20th December. He recounts his various proposals for peace,
to which parliament has returned no answer, points out that
peace can never be established unless they confer together at
close quarters, to remove all differences and suspicions. He
therefore suggested he should be allowed to come to London or to
some house of his near, with a safe conduct from the two Houses
and the Scottish commissioners that he shall stay there honourably
with full liberty and security. He is sure, if this is done, that
they will easily find the way to peace, and he will agree to everything
that may remove the suspicions of his subjects and which
will establish tranquillity in the kingdom.
The Upper House decided to accept this proposal. The Lower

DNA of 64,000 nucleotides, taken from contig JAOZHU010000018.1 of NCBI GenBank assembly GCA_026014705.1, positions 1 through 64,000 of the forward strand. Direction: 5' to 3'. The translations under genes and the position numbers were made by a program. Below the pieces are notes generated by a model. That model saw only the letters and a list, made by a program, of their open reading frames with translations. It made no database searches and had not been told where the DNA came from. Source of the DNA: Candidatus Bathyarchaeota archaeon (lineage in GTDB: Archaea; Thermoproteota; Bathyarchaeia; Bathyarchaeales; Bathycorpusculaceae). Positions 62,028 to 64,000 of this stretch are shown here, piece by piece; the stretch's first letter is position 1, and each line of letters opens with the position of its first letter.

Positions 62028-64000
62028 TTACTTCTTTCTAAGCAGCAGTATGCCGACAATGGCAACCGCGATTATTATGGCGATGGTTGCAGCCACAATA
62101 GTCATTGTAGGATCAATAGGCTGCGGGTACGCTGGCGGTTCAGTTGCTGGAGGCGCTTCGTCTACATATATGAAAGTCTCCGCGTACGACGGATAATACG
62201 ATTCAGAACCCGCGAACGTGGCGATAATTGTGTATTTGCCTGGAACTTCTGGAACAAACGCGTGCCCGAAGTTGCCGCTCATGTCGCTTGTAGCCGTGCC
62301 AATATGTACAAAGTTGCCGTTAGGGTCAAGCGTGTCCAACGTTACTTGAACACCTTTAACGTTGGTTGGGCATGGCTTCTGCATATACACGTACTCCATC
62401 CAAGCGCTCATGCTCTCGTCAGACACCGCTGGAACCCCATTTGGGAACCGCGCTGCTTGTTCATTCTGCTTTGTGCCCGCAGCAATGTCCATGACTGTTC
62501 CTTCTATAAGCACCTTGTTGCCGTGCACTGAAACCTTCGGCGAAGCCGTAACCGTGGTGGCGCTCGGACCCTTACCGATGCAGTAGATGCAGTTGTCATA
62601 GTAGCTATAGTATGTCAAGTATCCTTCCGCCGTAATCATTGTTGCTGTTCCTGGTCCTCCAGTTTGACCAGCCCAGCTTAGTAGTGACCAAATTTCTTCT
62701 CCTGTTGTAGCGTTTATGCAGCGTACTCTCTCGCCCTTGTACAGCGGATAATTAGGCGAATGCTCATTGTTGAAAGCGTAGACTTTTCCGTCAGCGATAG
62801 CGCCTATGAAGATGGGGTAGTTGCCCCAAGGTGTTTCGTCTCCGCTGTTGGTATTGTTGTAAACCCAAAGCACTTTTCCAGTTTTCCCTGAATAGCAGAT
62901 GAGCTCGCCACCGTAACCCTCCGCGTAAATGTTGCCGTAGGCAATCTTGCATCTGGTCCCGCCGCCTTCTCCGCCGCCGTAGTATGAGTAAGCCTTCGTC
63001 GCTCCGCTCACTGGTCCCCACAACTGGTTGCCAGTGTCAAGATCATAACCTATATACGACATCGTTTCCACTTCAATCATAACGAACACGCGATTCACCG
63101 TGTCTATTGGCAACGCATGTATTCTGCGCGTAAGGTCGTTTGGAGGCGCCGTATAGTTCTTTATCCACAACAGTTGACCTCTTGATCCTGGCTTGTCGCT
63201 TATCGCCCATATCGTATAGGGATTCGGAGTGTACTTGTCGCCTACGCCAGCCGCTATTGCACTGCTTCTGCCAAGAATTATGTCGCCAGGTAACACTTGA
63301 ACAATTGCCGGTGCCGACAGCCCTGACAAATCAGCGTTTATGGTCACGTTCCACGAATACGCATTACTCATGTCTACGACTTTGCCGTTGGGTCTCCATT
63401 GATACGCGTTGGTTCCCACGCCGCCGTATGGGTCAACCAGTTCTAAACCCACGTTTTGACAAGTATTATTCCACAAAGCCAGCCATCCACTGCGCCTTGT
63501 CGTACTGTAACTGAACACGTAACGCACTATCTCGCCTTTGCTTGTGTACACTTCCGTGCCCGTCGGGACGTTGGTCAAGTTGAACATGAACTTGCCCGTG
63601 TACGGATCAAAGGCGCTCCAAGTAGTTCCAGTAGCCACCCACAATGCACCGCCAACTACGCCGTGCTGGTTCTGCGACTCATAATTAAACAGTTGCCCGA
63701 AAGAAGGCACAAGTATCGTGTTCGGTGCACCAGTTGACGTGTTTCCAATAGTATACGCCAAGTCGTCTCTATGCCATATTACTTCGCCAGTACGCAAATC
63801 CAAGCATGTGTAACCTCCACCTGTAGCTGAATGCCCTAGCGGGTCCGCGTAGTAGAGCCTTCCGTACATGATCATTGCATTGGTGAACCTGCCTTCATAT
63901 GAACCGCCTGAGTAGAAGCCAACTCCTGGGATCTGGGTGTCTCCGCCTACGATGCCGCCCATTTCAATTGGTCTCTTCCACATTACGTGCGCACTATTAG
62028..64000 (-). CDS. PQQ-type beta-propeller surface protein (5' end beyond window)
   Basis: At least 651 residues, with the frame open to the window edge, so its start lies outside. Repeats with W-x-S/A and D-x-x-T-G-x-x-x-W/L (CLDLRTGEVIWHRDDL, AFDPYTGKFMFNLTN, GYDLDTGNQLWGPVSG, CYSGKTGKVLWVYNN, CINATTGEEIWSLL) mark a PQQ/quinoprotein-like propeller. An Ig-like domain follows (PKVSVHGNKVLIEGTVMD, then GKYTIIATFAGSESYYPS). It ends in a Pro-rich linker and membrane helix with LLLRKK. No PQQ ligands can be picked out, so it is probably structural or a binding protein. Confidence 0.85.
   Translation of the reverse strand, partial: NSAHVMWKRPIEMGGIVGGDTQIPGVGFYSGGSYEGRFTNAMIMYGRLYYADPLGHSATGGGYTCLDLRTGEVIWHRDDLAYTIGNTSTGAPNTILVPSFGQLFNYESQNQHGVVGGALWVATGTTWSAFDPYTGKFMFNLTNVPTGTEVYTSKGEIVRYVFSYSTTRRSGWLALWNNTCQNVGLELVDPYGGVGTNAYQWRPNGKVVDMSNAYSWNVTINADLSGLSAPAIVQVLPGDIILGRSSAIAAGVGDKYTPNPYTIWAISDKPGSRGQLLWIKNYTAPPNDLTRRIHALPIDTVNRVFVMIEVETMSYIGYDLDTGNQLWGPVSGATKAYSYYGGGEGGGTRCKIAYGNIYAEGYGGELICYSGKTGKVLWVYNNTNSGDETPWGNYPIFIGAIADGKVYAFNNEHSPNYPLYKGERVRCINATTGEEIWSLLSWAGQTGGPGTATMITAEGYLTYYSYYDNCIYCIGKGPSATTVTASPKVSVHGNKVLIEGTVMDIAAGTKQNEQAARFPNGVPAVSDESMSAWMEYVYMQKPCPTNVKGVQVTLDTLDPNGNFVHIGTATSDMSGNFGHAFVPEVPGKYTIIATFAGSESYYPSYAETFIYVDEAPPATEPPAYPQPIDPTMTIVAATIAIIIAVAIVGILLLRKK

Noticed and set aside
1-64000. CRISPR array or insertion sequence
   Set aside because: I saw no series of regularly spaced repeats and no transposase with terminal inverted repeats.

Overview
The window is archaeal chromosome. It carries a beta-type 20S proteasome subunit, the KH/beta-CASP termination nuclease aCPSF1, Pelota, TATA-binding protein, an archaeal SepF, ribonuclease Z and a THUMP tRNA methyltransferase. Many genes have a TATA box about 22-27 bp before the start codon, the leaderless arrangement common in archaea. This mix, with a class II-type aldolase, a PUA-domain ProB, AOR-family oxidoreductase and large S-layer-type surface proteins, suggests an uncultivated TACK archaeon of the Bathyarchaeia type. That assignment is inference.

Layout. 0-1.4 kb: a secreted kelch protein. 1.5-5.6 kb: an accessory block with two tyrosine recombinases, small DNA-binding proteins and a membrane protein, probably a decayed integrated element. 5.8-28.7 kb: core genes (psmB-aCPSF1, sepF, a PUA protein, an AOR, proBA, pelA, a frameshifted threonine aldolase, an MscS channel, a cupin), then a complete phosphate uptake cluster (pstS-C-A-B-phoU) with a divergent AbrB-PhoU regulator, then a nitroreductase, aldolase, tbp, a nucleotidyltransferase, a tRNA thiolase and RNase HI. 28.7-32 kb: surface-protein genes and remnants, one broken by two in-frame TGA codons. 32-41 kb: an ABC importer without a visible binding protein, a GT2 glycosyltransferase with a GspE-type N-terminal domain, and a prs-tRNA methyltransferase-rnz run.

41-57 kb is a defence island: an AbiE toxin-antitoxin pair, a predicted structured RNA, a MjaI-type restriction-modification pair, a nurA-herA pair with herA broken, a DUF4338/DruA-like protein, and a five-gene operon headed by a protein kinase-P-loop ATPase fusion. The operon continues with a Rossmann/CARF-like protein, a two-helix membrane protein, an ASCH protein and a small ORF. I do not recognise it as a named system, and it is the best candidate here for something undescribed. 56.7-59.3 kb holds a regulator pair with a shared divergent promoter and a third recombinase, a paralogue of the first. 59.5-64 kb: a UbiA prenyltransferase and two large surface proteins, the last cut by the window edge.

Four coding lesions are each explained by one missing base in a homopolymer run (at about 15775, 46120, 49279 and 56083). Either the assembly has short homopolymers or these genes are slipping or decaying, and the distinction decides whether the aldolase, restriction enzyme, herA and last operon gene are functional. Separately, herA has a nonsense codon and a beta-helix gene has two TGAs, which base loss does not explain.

considered it a long while, but in the end came to the same
decision. By common accord they have consented to his Majesty
going to Humby, which is one of his royal houses 60 miles from
London, where he can stay in honour and safety, attended as
parliament may decide. This will remove any uneasiness
of the parliamentarians from seeing the king in the hands of the
Scots, and it also makes it clear that his Majesty has no longer
any hope of setting his party on its legs, and that he must accept
so much of his name and authority as the two Houses choose.
News has arrived, though not confirmed, that Dublin has fallen,
into the hands of the Catholics. Parliament has been greatly
perturbed by the mere report and utters furious threats against
the marquis of Ormond, who pretended to make a treaty with
them and then held out his hand to the Catholics, to help them to